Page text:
Trade show and conference organizers—associations, especially—are very good at delivering information to their attendees and members. It’s a practice that drives business and membership. But, what about creating content for the thousands who have never and will never attend? There are compelling reasons to deliver consistent, unbiased and useful information to non-customers besides getting them to attend the live event.
Educating the community: Knowledge—research, news, case studies, and how-to videos—helps keep a market sector and its community vibrant. No event organizer is interested in building an event around an industry that is depleted, obsolete or shrinking. When organizations charge themselves with the task of keeping a group energized, they are the first to know when the market is on a downward slide.
Thought leadership: It’s critical for event organizers to help shape the conversation rather than just chronicle it. Some attempt to set the tone of the discussion through their blogs and social media outreach, but few really succeed. Instead they use their “bully pulpits” as advertising channels and shy away from controversy that could, in reality, help them stand out from the crowd.
Revenue: More content equals more opportunities for revenue, especially if the pool of advertisers extends beyond the exhibitors and sponsors of the show. Advertisers eager to reach the entirety of the audience in a market would naturally be interested in every blog, newsletter, white paper, e-book, video, slideshare deck, infographic and cartoon.
Dialogue: It’s easy to survey past and current attendees. But existing customers have already drunk the Kool-Aid. By talking to people that have never and will never attend, event organizers can understand how they compete with other marketing mediums, why they aren’t attractive to a particular segment and what’s working better for non-customers than trade shows and conferences.
Word of Mouth: Just because one person is unable or uninterested in attending an event doesn’t mean they won’t tell others about it. In today’s social world, one tweet can land a customer and the full reach of free, frequent and great content passed along social channels is nearly incalculable.
Talking to the empty chairs is a long-tail approach. It doesn’t yield quick results and requires a consistent effort. And, because there is so much good information provided by bloggers, suppliers (that invest in useful, non-commercial content), consultants, independent trade press and marketing agencies, most show organizers—even the ones affiliated with trade publications—have to put out really good content in order to be effective.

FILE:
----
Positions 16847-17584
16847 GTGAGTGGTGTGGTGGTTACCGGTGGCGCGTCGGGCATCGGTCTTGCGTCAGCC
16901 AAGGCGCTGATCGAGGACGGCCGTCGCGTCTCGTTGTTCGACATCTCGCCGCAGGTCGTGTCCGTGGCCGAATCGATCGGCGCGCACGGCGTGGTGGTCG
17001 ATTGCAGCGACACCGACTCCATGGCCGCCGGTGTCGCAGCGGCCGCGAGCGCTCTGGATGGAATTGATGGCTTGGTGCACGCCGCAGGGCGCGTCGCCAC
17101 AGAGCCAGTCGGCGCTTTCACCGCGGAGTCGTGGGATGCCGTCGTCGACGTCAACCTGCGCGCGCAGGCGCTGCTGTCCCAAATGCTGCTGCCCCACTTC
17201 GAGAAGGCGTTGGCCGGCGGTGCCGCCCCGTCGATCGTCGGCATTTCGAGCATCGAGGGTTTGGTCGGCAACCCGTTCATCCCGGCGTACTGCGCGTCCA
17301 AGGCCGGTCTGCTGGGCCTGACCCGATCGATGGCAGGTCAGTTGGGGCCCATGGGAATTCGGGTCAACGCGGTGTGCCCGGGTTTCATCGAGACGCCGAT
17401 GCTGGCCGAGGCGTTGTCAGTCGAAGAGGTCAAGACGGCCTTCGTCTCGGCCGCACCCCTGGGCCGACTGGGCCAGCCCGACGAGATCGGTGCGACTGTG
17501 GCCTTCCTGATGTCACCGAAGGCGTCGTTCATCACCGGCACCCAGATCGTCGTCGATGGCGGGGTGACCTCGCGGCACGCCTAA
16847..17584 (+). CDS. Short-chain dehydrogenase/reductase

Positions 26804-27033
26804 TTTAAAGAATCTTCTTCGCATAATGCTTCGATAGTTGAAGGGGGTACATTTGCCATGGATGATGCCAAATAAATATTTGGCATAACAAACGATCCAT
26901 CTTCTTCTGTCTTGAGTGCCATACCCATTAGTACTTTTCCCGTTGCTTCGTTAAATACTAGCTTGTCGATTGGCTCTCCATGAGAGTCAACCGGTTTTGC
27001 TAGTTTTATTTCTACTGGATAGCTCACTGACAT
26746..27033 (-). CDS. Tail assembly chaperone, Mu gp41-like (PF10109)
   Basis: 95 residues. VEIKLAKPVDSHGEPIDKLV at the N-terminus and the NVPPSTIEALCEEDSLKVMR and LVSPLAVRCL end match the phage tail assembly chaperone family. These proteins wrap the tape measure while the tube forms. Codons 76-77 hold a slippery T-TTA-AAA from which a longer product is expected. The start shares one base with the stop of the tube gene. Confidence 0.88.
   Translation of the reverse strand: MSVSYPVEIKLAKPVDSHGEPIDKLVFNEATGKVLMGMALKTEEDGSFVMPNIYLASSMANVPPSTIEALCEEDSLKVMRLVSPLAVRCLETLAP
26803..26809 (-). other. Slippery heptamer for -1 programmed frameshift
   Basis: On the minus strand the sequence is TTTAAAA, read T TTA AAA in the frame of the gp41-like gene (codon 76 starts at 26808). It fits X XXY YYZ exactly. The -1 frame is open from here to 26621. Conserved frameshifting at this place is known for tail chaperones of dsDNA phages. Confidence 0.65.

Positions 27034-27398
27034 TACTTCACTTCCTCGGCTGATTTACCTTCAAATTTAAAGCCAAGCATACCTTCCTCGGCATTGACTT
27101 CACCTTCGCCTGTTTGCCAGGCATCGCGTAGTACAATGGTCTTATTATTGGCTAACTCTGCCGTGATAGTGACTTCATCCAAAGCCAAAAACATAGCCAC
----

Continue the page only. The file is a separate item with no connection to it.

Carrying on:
The Takeaway: In a world where intermediaries like trade show and conference organizers compete with digital content producers, alternative channels for buying and selling and the economy, it makes sense to speak with and to the whole community or risk finding every chair empty when the music finally stops.
Dennis Shiao says
Michelle: well said. I’d suggest a slightly tweaked analogy, however, which is that the chairs are not empty. Instead, they’re completely filled with interested people (their ears are wide open). It’s just that you can’t see them!
Bob James says
The flock of organizers of association-owned shows will embrace virtual events only after a few leading ones announce that their onsite attendance increased as a result of their online events. How sad. Associations are leaving so much money on the table!
Nice title — it’s an effective image. Having a digital presence (and strategy) does seem to play a big role in reaching those “empty chairs”. If you’re listening to those conversations on social media well before the event begins, you can have a better idea of what to share and how to generate interest in your event.